—Phylis Mantelli, life coach, author, and podcaster, Gilroy, CA

Let go of expectations from social media

“Living in a country that has been severely affected by COVID-19 since the very beginning, I got stuck at home early on. At first, I could keep up with my job and that helped to get through the day and stay busy. But over time, even with work, ballet classes, grocery shopping, and calls with family and friends, I felt alone. Plus, being on social media constantly reminds you of the pressures we are constantly exposed to, even during a lockdown. You’re told to be a mother now that you have time to conceive a baby, be free but committed, be extravagant, be original, and run the extra mile. I felt weak and unaccomplished, but after a few days of bad sleep and some crying, I came to the conclusion that I can only do what I can as one person. I run as much as I have been able to. Now, I remind myself that I won’t be able to do much as the rest of the world right now, but I know that all the experiences I’ve had mean something. I may not be outstanding, but I am authentic.”

—Alessandra Riccardi, business analyst, Rome, Italy

Try a five-minute meditation

“I’ve had some moments catch me off guard in the past couple of months, and they’ve reminded me how important it is to give myself more self-compassion. I first had to stop setting expectations of what I ‘should’ be doing, with regard to my creativity, meditation, work productivity, and exercise. I then increased by meditation, which is a non-negotiable part of my life more so than ever.  As a trained facilitator, I know how imperative this is, but I was resisting. So, I practiced like a beginner would for about five minutes each day, and committed to do this more frequently. My mindset shift about expectations had a ripple effect, reigniting my creativity, and how I was caring for myself.”

—Angela Palmieri, meditation facilitator and marketing executive, Los Angeles, CA

Bookend your day with gratitude

“It all starts with my morning routine. Prior to getting out of bed, I remind myself that I am great and that everything is going to be OK. Every night, to end my day after giving thanks, I  ask for an extra hug from my kids while reminding them that they’re loved and we are grateful.”

—Giancarlo Molero, innovator and entrepreneur, Miami, FL

Listen to your body

“My body was getting anxious with the news and media, so I stopped consuming it. I needed positive things to focus on, so I started practicing gratitude, and decided I would try out exercise and meditation. When I made the decision, the deal was that I wouldn’t judge myself, I would leave my perfectionistic beliefs at the door, and that I would listen to my body and practice what felt right every day. Some days, that means ten minutes of exercise and ten minutes of meditation, while other days it means an hour of exercise and two minutes of meditation. Placing pressure on yourself and or comparing your experience with others won’t help. Being compassionate with myself reminds me that I’m human, and that it’s completely OK to listen to what your body needs each day.”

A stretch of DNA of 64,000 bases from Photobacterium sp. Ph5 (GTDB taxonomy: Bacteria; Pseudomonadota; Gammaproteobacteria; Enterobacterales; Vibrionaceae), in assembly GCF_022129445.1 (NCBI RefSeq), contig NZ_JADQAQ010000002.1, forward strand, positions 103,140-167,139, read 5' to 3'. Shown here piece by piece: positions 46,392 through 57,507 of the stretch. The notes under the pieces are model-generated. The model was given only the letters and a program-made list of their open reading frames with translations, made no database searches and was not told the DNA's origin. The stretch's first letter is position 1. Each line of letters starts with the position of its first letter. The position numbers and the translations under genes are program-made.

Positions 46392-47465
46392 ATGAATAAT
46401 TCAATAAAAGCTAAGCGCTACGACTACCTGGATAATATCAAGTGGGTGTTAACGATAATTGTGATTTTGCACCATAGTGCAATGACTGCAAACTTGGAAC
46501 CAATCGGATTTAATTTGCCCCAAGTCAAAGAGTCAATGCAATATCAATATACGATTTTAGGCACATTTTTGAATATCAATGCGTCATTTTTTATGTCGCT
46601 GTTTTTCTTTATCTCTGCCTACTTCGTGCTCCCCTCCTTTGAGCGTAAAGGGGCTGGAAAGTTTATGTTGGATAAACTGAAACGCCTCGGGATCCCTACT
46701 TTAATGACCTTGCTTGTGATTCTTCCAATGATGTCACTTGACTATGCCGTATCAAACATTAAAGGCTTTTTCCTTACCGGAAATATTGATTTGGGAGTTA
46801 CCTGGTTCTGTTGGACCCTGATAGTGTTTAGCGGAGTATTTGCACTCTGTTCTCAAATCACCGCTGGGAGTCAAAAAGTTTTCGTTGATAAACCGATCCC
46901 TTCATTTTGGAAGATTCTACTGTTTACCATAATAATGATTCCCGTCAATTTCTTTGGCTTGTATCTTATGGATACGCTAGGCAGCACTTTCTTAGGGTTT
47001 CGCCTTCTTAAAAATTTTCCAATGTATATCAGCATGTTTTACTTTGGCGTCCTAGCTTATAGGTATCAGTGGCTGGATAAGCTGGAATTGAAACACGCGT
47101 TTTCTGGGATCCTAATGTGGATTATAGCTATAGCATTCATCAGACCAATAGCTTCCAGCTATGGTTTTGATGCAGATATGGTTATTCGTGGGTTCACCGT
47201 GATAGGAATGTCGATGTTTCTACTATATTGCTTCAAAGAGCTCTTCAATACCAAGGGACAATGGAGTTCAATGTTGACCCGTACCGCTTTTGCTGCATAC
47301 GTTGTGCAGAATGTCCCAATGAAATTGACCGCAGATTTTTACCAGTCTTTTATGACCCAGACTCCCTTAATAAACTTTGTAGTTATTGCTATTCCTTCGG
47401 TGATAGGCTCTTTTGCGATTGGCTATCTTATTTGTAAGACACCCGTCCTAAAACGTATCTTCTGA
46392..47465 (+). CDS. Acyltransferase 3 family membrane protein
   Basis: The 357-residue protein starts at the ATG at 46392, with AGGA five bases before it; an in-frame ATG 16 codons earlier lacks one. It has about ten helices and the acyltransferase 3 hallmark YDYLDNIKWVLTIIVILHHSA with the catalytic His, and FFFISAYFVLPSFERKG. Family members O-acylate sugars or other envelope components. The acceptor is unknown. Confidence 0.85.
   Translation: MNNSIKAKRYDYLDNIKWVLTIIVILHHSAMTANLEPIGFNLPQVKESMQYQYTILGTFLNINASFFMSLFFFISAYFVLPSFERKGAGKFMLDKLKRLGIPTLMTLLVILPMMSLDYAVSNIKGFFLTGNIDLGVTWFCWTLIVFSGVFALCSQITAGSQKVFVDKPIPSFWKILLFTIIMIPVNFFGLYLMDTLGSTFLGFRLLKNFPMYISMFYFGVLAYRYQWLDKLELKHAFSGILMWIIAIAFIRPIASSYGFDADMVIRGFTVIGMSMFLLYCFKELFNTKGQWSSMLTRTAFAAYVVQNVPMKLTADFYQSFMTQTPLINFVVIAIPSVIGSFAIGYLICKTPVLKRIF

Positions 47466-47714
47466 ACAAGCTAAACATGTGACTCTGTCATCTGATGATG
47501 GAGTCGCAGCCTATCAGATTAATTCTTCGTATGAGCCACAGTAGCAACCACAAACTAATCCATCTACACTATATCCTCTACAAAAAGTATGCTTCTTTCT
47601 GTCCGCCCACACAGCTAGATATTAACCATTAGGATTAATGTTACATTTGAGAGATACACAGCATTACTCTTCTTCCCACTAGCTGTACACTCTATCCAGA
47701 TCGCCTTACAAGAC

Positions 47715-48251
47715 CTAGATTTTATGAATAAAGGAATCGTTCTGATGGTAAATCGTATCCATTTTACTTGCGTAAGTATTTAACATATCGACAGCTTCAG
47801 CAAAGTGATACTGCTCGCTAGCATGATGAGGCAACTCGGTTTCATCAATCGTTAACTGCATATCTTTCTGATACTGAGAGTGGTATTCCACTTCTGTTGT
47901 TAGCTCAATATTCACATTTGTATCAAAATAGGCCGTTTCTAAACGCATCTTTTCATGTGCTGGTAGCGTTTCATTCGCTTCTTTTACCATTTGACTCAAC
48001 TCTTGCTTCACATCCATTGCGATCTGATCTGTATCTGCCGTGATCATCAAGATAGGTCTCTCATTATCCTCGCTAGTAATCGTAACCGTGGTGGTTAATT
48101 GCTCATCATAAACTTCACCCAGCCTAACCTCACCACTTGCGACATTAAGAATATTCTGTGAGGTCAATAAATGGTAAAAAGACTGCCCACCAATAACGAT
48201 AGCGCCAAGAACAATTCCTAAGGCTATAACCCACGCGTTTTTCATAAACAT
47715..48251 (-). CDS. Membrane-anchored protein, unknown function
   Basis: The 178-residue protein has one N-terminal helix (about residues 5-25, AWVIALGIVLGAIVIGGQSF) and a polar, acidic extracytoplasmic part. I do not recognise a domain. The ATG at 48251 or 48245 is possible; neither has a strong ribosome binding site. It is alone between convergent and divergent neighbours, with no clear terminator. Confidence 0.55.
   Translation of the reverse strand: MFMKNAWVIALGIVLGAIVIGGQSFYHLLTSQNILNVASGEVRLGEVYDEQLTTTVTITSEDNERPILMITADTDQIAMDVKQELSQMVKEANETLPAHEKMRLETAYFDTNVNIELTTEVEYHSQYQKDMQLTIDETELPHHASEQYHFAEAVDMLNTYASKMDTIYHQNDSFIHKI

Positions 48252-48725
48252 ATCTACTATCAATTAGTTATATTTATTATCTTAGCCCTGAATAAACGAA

—Marjan Oloumi, human resources, Sydney, Australia

How are you exercising more self-compassion right now? Share with us in the comments!

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  • Marina Khidekel

    Chief Content Officer at Thrive

    Marina leads strategy, ideation and execution of Thrive's content company-wide, including cross-platform brand partnership and content marketing campaigns, curricula, and the voice of the Thrive platform. She's the author of Thrive's first book, Your Time to Thrive. In her role, Marina brings Thrive's audience actionable, science-backed tips for reducing stress and improving their physical and mental well-being, and shares those insights on panels and in national outlets like NBC's TODAY. Previously, Marina held senior editorial roles at Women's Health, Cosmopolitan, and Glamour, where she edited award-winning health and mental health features and spearheaded the campaigns and partnerships around them.